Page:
Community (2009–2015)
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Anthropology 101 

Jeff and Britta engage in a dangerous game of relationship one-upsmanship in response to Britta's embarrassing moment at the end of the previous school year, which could cause the entire study group to fall apart.

Director:

Joe Russo

Writers:

Dan Harmon (created by), Chris McKenna | 1 more credit »
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Cast

Episode cast overview, first billed only:
Joel McHale ... Jeff Winger
Gillian Jacobs ... Britta Perry
Danny Pudi ... Abed Nadir
Yvette Nicole Brown ... Shirley Bennett
Alison Brie ... Annie Edison
Donald Glover ... Troy Barnes
Ken Jeong ... Ben Chang
Chevy Chase ... Pierce Hawthorne
Betty White ... Professor June Bauer
Jim Rash ... Dean Pelton (voice)
Dino Stamatopoulos ... Star-Burns
Richard Erdman ... Leonard
Abigail Marlowe ... Female Britta Fan #1
Sara Van Horn ... Female Server
Angela Malhotra ... Female Student
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Storyline

As classes resume at Greendale Community College for the fall, the "Community" study group gathers to tackle this year's big class, "Anthropology 101," taught by the esteemed, but slightly unhinged anthropology professor, June Bauer. Jeff Winger, struggles to establish decorum with Britta and Annie amidst the confusion that ensued at the season finale's "Transfer Dance," when Britta professed her love for Jeff and Jeff later shared a secret kiss with Annie. Meanwhile, Señor Chang decides to enroll as a student at Greendale Community College so that he too, can join the study group. Written by NBC Publicity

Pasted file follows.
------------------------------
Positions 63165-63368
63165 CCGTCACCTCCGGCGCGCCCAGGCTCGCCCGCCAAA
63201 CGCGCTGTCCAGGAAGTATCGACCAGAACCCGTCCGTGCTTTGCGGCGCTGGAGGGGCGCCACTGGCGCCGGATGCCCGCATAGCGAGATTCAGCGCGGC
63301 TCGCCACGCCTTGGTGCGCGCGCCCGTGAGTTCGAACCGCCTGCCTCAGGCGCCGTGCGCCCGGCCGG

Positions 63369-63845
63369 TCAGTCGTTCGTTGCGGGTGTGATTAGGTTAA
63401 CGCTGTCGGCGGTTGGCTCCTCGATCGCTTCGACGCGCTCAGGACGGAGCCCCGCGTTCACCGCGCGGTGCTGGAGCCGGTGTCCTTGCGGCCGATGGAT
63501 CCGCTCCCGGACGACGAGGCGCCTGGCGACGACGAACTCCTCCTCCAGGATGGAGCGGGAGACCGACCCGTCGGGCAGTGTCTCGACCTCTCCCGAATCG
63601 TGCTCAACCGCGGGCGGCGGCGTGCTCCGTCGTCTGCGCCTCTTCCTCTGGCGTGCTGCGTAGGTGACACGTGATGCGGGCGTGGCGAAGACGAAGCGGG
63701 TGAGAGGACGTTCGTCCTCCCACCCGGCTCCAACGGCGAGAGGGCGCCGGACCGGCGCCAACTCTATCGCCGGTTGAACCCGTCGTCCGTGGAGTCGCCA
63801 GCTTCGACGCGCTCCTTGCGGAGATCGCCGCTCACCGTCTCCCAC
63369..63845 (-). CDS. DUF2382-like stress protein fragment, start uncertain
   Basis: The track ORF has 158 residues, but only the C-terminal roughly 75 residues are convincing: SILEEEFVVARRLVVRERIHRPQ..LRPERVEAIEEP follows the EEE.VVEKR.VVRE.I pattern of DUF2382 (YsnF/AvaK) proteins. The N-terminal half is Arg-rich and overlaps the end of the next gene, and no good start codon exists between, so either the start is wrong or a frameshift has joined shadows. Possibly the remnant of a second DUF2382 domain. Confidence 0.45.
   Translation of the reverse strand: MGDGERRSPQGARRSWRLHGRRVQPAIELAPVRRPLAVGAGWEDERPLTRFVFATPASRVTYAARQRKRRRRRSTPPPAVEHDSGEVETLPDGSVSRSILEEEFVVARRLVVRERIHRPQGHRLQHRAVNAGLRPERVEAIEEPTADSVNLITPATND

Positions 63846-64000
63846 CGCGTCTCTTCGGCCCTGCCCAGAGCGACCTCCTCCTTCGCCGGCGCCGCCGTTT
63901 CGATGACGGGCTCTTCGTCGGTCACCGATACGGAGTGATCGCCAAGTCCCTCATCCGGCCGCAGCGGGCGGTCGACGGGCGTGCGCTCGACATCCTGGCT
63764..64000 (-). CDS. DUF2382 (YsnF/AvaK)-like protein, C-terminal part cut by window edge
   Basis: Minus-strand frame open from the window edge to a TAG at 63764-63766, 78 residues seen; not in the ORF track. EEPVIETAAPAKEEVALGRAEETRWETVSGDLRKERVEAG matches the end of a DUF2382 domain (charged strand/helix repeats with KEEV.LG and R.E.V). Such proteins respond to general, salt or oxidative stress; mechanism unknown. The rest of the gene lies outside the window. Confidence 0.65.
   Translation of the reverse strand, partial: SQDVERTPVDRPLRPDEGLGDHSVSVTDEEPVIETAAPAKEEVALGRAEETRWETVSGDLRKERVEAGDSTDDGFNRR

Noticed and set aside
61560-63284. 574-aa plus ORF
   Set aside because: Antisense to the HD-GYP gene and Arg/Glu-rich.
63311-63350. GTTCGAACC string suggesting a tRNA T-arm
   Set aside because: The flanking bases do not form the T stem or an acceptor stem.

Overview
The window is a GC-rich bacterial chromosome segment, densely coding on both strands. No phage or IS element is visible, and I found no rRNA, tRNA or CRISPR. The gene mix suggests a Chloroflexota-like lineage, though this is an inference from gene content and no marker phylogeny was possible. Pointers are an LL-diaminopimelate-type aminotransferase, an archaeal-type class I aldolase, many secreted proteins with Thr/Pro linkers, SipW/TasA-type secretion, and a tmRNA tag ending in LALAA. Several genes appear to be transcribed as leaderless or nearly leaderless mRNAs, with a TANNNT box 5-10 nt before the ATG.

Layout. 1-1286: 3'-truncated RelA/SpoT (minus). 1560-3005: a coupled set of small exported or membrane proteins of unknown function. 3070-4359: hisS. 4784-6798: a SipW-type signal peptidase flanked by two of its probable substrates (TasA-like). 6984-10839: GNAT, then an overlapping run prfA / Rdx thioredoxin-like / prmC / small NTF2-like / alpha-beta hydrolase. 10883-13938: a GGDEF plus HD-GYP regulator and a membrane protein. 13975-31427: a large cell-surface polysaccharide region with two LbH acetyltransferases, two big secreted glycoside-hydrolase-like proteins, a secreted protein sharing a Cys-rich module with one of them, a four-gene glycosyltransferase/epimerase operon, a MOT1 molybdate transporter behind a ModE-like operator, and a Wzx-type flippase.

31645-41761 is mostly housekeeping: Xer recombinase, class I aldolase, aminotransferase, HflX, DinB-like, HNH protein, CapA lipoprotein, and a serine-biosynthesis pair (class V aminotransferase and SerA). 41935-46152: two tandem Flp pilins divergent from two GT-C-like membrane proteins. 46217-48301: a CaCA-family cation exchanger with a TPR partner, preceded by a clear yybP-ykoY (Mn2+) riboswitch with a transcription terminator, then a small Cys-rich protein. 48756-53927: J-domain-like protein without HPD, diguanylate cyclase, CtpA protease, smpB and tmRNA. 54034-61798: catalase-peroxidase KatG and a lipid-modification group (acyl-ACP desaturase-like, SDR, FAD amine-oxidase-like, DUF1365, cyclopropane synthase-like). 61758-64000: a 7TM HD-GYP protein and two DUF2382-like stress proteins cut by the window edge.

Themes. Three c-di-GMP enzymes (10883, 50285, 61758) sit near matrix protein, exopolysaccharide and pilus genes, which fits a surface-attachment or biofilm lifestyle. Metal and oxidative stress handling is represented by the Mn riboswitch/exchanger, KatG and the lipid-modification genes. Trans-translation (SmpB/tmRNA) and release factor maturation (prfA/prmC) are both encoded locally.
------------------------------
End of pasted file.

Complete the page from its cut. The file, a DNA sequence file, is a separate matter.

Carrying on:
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Genres:

Comedy

Certificate:

TV-PG | See all certifications »
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Details

Country:

USA

Language:

English

Release Date:

23 September 2010 (USA) See more »

Company Credits

Show more on IMDbPro »

Technical Specs

Runtime:

Sound Mix:

Dolby Digital

Color:

Color

Aspect Ratio:

16:9 HD
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Did You Know?

Trivia

In addition to being a reference to "The Toy", Troy's Spider-Man pajamas are also an inside joke about actor Donald Glover's 2010 online campaign to be cast as Spider-Man. See more »

Quotes

Jeff Winger: Well, Shirley, since you've clearly failed to grasp the central insipid metaphor of those Twilight books you devour, let me explain it to you: Men are monsters who crave young flesh. The end.
See more »

Connections

References Batman & Robin (1997) See more »

Soundtracks

Africa
(uncredited)
Written by David Paich and Jeff Porcaro
Performed by Donald Glover, Danny Pudi, and Betty White
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User Reviews

 
In honor of "Community"- a review of every episode. (S2;E01- "Anthropology 101")
21 April 2017 | by MaximumMadnessSee all my reviews

(This is the twenty-sixth installment in an ongoing series. I am in the process of writing brief reviews of each and every episode of creator Dan Harmon's beloved cult-comedy series "Community." This project was originally conceived as a response to NBC's cancellation of the series before its renewal on Yahoo's streaming service. As this is a hobby, updates will come incrementally and it may take some time for me to complete this.)